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A look under the hood at carbohydrate intake during exercise

Higher carbohydrate intake during submaximal exercise can help boost performance. This study explores why.

Study under review: Metabolic Responses to Carbohydrate Ingestion during Exercise: Associations between Carbohydrate Dose and Endurance Performance.

Introduction

During exercise, our working muscles use a variety of fuel sources. Which fuel source is tapped depends on factors like exercise intensity and nutrient availability. Fatty acids contribute more energy during lower intensity exercise, while stored glycogen in our muscles and liver, along with glucose circulating in our blood, make up a greater proportion of fuel as exercise intensity increases. This concept becomes particularly relevant when considering some of the known causes of fatigue during endurance exercise, which include depletion of glycogen, a drop in circulating plasma glucose[1] concentration, and dehydration.

As shown in Figure 1, the ingestion of carbohydrates during exercise has been well established[2] to improve performance. These improvements come about through several mechanisms: carb ingestion sustains a high rate of carbohydrate oxidation[3] (more carbs per minute can be burned), maintains blood glucose[4] levels (it prevents an exercise-induced blood-sugar drop), spares liver glycogen[5], and improves the central nervous system’s[6] response to fatigue.

Previous studies[7][8] have examined the dose-dependent effects of ingesting carbohydrates during exercise on endurance cycling performance, and it has been suggested[9] that performance can be improved by maximizing exogenous carbohydrate oxidation rate. However, the limited number of studies looking at performance when consuming carbohydrate beyond the peak exogenous carbohydrate oxidation rates (that is, ingesting more carbs than your body’s capable of burning) have shown mixed results.

One possible benefit of ingesting excess carbs is that more dietary carbs could spare glycogen in the liver, which may have a relevant impact on performance, though research looking at direct effects are lacking. During moderate intensity exercise, consumption of 100 grams[10] of carbohydrate per hour suppressed hepatic (liver) glucose output by 51%, compared to a placebo trial. Another study[11] found that neither 30 or 180 grams of carbohydrate per hour affected muscle glycogen breakdown, but breakdown of liver glycogen was reduced by 30 grams and completely inhibited by 180 grams of carbohydrate per hour. At the same time, a recent study[12] showed that the carbohydrate ingestion rate should reach, but not exceed, the saturation limits for intestinal transporters for either glucose or glucose-fructose. Consumption of 90 grams of carbohydrate per hour (2:1 glucose:fructose) led to better performance than 60 and 75 grams per hour of glucose, and was also better than 112 grams per hour of a glucose/fructose combination.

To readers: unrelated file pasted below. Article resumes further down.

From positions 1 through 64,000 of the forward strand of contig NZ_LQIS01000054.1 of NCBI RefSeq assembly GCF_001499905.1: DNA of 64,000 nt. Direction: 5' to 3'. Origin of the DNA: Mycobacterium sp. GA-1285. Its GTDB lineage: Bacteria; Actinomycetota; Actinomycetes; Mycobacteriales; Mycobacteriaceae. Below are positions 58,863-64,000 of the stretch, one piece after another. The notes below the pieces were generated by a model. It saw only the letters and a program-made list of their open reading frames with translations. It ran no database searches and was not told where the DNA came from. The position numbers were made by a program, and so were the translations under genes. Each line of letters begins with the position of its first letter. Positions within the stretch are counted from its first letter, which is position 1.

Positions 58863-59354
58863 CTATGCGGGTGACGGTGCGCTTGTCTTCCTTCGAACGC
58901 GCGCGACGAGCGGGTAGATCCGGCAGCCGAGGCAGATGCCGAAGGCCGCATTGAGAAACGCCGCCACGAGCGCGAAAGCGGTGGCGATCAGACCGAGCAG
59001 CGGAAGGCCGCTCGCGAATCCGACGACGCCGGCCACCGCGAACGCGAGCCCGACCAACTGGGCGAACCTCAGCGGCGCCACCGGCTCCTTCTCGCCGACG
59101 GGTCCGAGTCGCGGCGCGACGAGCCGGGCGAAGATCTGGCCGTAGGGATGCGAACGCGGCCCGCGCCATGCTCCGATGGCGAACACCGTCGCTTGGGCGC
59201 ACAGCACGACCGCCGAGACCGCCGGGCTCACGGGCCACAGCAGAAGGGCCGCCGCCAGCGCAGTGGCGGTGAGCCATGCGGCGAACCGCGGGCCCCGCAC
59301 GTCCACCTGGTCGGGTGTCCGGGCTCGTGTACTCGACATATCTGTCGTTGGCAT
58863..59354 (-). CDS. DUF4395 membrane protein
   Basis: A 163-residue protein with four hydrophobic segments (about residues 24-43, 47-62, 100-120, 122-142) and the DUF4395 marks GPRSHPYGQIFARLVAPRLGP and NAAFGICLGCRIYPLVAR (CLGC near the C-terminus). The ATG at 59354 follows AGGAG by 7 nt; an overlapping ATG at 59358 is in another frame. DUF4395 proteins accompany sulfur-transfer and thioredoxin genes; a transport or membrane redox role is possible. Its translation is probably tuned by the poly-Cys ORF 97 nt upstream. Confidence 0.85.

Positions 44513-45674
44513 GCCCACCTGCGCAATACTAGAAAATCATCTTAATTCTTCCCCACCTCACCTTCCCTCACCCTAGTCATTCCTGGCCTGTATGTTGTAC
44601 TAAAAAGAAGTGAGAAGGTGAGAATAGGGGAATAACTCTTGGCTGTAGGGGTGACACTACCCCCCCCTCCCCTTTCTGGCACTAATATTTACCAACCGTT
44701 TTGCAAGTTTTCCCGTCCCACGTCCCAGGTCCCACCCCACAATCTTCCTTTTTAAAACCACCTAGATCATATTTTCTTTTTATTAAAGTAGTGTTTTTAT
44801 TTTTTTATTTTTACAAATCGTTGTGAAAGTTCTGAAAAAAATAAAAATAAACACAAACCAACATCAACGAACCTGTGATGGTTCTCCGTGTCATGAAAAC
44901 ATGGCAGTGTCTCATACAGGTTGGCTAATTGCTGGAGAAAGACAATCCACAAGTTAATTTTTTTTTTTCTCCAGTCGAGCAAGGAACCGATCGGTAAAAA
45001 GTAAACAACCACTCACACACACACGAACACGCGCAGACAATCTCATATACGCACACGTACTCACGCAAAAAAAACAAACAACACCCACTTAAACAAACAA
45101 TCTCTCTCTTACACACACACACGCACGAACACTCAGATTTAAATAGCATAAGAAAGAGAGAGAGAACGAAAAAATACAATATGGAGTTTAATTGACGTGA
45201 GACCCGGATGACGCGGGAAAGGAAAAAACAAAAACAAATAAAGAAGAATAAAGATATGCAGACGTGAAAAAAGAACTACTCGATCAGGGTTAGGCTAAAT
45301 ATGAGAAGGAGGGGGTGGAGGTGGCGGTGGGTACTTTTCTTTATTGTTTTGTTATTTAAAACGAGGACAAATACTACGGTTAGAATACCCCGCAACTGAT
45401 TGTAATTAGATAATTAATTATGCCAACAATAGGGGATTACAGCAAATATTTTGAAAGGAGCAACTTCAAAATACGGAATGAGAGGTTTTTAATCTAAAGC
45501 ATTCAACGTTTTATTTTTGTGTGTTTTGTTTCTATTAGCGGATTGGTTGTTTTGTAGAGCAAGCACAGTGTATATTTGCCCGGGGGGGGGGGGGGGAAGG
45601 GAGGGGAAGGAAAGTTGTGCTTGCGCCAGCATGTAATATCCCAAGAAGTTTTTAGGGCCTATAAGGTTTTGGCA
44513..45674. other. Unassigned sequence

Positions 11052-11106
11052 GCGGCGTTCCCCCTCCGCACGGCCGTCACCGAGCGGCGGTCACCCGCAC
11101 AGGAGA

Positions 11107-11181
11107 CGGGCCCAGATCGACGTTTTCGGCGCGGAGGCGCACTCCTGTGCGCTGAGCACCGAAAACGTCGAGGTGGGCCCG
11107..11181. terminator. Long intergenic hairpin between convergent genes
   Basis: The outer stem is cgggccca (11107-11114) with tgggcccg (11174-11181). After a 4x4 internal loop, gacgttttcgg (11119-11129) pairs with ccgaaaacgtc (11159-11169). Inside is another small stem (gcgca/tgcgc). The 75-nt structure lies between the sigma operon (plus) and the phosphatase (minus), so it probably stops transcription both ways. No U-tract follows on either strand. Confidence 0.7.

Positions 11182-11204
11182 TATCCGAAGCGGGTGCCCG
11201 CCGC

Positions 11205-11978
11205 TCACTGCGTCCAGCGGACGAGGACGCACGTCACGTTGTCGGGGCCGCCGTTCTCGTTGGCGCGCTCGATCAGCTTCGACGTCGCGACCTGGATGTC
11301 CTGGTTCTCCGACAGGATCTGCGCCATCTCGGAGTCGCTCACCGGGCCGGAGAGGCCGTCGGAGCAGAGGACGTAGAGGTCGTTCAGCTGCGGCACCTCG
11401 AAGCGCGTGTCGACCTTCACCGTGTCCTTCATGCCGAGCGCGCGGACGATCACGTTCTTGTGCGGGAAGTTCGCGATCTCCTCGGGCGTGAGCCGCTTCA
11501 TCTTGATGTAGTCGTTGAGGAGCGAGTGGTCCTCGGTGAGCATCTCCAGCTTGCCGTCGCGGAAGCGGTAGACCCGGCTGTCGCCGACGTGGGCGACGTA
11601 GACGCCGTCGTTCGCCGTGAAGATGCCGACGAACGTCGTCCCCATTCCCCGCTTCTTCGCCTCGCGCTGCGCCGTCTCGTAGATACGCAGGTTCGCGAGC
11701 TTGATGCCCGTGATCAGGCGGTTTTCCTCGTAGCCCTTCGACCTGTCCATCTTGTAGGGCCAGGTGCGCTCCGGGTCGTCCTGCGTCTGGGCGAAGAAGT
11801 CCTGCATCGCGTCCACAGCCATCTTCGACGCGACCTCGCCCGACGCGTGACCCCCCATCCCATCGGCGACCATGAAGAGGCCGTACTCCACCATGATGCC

Study Deep Dives #10 covered a study[13] that examined how performance was affected by varying carbohydrate intake during exercise. Twenty trained male cyclists completed a 35-minute time trial after cycling for two hours at about 60% of their VO2max while consuming either zero, 20, 39, or 64 grams of carbohydrate per hour (glucose only). In that study, intakes between 39 and 64 grams per hour improved performance in a similar manner, compared with drinking water only. That study did not present the metabolic data to look further at the performance changes that were observed. However, the same group of authors has recently published additional findings from the same project in order to further explore the metabolic responses to submaximal endurance exercise with a varying range of carbohydrate intakes. In this study, the authors report what was happening that made 39 and 64 grams per hour better than zero or 20 grams per hour.

Carbohydrate ingestion during endurance exercise is known to improve performance, but the optimal intake amounts are still not fully understood. The purpose of the study under review was to examine the metabolic responses to a range of carbohydrate intakes and determine their associations with performance outcomes.

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